The impact of rising coronavirus infections is back on the headlines with the number of cases rising in major European economies, affecting mobility. We also take a look at Russian gas flows into Europe, Southeast Asia's appetite for Middle Easter crude, the surge in demand for Australian carbon credit units, and China's soybean demand in the years ahead.
1. Recent surge in COVID-19 cases in Europe hits mobility
What's happening? European mobility is declining on both seasonality and the recent rise of coronavirus cases. Despite the decline, mobility has held up better than in 2020. At this time last year, mobility had declined to only 75% of January 2020 pre-pandemic levels. Mobility correlates reasonably well with combined gasoline and diesel fuel demand in Europe, where diesel fuel accounts for 75% of the total, albeit on a declining trend.
What's next? With COVID-19 cases rising throughout Europe, mobility is likely to continue falling, perhaps appreciably so. S&P Global Platts Analytics expects combined gasoline and diesel fuel demand to see a continuing decline into end-2021 and January 2022. Year-end transport fuel demand is likely to slip to 1.5%-2% below average 2019 levels, but still be up significantly from what was seen in 2020.
2. Uncertainty looms over Russian gas supply to Europe in December
What's happening? No additional month-ahead pipeline capacity was booked to ship Russian gas to Europe on the two key transit routes via Ukraine and Belarus for December. Russian gas transit via Ukraine and Belarus has averaged only 88 million cu m/d and 19.3 mcm/d, respectively, or a combined 107.3 mcm/d so far in November.
What's next? Russian flows will remain low, unless short-term capacity is booked in day-ahead and/or within-day auctions next month. The supply outlook is further complicated by a recent decision by the German energy regulator to suspend certification of the Nord Stream 2 pipeline that will carry Russian gas to Germany, meaning first flows on the new string are unlikely to start in the near term. There is little precedent for significant short-term day-ahead or within-day capacity bookings for Russian gas transit via Ukraine and Belarus, but they are likely to be necessary to allow Russian gas flows to rise to meet the seasonal increase in European gas demand in the absence of flows via Nord Stream 2. The market will therefore be watching the results of these daily auctions closely and any capacity bookings or lack of capacity bookings will have the potential to drive significant market volatility throughout December at European gas hubs.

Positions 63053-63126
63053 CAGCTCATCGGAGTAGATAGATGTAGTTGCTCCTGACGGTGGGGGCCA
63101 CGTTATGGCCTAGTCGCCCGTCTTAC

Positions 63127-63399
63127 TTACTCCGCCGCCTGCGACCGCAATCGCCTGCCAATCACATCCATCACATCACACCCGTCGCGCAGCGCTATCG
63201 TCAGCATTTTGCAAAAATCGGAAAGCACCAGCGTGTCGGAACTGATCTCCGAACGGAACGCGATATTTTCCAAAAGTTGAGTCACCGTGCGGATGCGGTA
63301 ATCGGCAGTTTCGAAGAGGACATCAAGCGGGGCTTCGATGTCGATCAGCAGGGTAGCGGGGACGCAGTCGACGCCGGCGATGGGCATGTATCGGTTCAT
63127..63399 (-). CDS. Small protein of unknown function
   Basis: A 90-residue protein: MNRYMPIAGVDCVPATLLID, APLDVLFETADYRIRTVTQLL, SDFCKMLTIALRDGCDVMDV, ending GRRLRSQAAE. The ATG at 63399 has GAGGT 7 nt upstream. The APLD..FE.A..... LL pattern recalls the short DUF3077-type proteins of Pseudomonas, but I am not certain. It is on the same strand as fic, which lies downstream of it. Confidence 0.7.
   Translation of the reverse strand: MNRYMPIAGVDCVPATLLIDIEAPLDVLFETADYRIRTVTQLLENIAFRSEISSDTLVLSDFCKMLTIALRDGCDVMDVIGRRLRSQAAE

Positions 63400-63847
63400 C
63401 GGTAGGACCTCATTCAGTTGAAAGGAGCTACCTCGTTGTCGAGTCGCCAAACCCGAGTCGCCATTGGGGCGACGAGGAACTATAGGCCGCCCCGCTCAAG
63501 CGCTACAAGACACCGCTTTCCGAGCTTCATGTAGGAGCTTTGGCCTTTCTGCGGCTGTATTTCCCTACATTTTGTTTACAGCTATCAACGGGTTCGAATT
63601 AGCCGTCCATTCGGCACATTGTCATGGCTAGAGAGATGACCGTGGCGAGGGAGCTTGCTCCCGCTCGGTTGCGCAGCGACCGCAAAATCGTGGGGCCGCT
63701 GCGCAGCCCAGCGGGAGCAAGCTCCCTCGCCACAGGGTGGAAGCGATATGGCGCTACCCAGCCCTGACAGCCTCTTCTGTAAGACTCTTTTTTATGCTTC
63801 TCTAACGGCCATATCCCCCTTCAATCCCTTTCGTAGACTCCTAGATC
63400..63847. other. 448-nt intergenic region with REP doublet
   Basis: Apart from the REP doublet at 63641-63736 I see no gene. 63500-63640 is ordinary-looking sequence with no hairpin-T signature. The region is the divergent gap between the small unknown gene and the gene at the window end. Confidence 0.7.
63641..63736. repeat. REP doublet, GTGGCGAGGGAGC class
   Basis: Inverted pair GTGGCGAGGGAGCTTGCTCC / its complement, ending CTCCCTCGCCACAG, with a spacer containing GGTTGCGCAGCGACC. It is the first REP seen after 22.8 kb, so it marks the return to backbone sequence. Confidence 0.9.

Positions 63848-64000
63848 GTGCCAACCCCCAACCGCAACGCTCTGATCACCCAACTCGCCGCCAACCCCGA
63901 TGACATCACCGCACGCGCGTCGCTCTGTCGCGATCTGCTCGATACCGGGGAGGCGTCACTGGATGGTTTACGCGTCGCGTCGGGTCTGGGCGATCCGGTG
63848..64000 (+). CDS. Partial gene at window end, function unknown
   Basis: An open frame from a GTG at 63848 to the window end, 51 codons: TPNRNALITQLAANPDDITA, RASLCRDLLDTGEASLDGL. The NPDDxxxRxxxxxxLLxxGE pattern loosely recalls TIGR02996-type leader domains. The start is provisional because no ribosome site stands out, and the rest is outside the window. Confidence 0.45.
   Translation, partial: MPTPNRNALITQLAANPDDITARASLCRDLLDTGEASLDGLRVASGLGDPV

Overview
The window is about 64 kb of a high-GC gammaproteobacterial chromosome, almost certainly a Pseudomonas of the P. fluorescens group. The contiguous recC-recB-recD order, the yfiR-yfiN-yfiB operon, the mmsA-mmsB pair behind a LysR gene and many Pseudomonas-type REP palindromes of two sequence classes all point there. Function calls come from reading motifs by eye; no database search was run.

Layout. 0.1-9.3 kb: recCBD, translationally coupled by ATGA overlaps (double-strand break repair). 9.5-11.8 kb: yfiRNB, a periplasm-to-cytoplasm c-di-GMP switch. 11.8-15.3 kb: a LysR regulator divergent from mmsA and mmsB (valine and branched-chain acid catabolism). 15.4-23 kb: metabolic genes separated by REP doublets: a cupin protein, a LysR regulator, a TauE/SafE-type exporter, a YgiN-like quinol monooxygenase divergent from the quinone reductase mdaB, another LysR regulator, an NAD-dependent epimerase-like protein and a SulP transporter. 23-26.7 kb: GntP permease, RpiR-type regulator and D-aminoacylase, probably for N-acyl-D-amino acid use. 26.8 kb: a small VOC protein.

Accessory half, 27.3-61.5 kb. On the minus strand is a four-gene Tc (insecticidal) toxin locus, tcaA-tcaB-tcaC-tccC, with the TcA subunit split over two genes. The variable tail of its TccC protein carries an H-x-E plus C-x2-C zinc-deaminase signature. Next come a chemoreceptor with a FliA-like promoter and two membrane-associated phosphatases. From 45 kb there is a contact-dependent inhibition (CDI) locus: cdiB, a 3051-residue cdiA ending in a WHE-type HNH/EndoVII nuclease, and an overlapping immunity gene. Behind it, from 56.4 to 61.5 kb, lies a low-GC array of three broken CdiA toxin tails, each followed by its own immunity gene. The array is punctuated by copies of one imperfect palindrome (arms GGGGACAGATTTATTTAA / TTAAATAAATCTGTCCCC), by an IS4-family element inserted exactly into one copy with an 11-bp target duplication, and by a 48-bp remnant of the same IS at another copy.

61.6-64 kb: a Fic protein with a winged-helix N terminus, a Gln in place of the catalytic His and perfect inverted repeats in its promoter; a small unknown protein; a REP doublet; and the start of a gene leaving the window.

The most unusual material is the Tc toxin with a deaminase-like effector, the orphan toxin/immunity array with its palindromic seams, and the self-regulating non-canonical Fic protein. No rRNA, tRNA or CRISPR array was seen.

3. Australia carbon credit prices hit record high
What's happening? Carbon credit prices are going up on the back of positive sentiment following the UN Climate Change Conference, or COP26. Australia has seen a surge in demand for carbon credits, driving prices to record highs. Australia carbon credit units, or ACCUs, reached a record A$38.00/mtCO2e ($27.63/mtCO2e) Nov. 17. Prices have now climbed more than 95% from early July, growing alongside global demand for carbon credits since the second half of the year. Australia has been expanding the project types eligible for generating ACCUs, covering more and more new technologies and methods. The government has also put in place policies to simplify registration and trading practices to reduce market entry barriers. This attracts local farmers to supply ACCUs from reforestation, soil carbon sequestration and other methods.
What's next? Demand for ACCUs is expected to increase significantly over the next decade. The Australian government is increasing the specialized fund for purchasing carbon credits while private companies under the compliance emission trading scheme are building up their ACCU portfolios and hedge future exposures. A growing number of corporates outside the compliance regime is also proposing voluntary emissions reduction targets and investing in ACCUs to meet their commitments.
4. China's soybean demand forecast seen at record levels on booming swine herd
What's happening? The market has been worried about China's slackening soybean demand in recent months on the back of negative crush margins and sporadic cases of the African swine fever. China-based crushers have been struggling with negative margins amid high costs of raw soybeans and sliding soybean meal prices.
What's next? Platts Analytics expects China's robust pork industry consolidation to support soybean demand in the coming years, overshadowing the negative crush margin trend seen in 2021. According to Platts Analytics, China's soybean demand in 2022 and 2023 are forecast at record levels of 102 million mt and 104 million mt, respectively.
Full infographic: China's soybean demand set for record levels
5. Sweet, sour crude cargoes commanding lofty premiums in spot market
What's happening? Southeast Asia's state-run oil and refining companies typically secure around 70%-75% of crude oil requirements via term deals and their own upstream operations, while the rest is sourced from spot purchases. However, the refiners are looking for every possible means to reduce their spot procurement ratio recently as market premiums extend rally amid tight supply conditions.
What's next? Thailand's PTT Exploration and Production, or PTTEP, plans to bring home most of its equity crude barrels from its overseas upstream operations in 2022 rather than trading the oil, taking some pressure off domestic refinery feedstock procurement managers who constantly seek top-up barrels in the expensive spot market. PTTEP is set to provide domestic refineries at least 5 million barrels of Oman crude for delivery over January-June 2022. Apart from the equity Oman barrels, PTTEP also aims to supply domestic refineries its equity barrels from Algeria, Australia and the Americas.
Reporting and analysis by Alan Struth, Jake Horslen, James Huckstepp, Ivy Yin, Eric Yep, Asim Anand, Phil Vahn, Fred Wang, and Pankaj Rao.